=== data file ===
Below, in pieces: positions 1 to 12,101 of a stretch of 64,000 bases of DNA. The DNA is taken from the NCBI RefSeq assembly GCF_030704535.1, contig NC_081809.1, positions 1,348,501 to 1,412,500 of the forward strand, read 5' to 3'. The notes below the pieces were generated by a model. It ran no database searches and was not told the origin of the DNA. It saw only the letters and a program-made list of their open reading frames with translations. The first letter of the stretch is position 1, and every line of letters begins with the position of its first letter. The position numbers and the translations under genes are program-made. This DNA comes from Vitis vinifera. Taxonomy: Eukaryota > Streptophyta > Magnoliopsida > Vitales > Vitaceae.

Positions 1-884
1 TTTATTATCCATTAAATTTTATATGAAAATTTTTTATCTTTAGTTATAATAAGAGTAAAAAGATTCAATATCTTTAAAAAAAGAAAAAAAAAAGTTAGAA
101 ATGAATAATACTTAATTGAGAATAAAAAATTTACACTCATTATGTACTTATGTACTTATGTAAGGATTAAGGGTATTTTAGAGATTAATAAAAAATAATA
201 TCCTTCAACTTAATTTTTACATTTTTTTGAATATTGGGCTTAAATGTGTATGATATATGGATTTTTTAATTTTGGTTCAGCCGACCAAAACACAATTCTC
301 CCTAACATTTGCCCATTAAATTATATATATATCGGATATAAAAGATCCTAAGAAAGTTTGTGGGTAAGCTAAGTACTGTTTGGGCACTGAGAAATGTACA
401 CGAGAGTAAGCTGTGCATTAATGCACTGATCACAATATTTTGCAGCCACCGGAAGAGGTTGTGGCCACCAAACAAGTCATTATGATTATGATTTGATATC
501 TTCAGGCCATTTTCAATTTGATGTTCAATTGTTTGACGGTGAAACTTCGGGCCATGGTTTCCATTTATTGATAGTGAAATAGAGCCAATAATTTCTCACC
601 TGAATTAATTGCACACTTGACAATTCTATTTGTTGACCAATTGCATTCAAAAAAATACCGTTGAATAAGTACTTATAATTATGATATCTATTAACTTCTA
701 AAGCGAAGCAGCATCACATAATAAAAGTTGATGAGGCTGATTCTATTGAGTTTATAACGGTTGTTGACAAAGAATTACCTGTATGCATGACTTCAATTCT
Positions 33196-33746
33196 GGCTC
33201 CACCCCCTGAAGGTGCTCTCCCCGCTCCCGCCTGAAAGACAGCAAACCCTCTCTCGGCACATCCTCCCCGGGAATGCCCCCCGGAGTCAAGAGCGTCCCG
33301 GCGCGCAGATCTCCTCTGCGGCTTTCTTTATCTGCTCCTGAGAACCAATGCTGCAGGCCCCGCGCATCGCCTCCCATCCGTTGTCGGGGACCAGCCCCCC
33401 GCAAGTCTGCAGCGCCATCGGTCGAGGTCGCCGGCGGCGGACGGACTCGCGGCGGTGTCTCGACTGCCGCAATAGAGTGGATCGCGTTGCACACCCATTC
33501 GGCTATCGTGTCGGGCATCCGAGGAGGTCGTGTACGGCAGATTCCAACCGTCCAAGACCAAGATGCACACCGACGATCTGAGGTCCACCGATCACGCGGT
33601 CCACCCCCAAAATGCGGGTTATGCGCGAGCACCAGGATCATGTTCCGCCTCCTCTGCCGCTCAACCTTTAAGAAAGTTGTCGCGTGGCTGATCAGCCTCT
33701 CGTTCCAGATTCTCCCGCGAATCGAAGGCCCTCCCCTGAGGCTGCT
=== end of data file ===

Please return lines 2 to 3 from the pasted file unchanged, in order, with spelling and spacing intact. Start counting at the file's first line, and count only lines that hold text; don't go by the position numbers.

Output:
Positions 1-884
1 TTTATTATCCATTAAATTTTATATGAAAATTTTTTATCTTTAGTTATAATAAGAGTAAAAAGATTCAATATCTTTAAAAAAAGAAAAAAAAAAGTTAGAA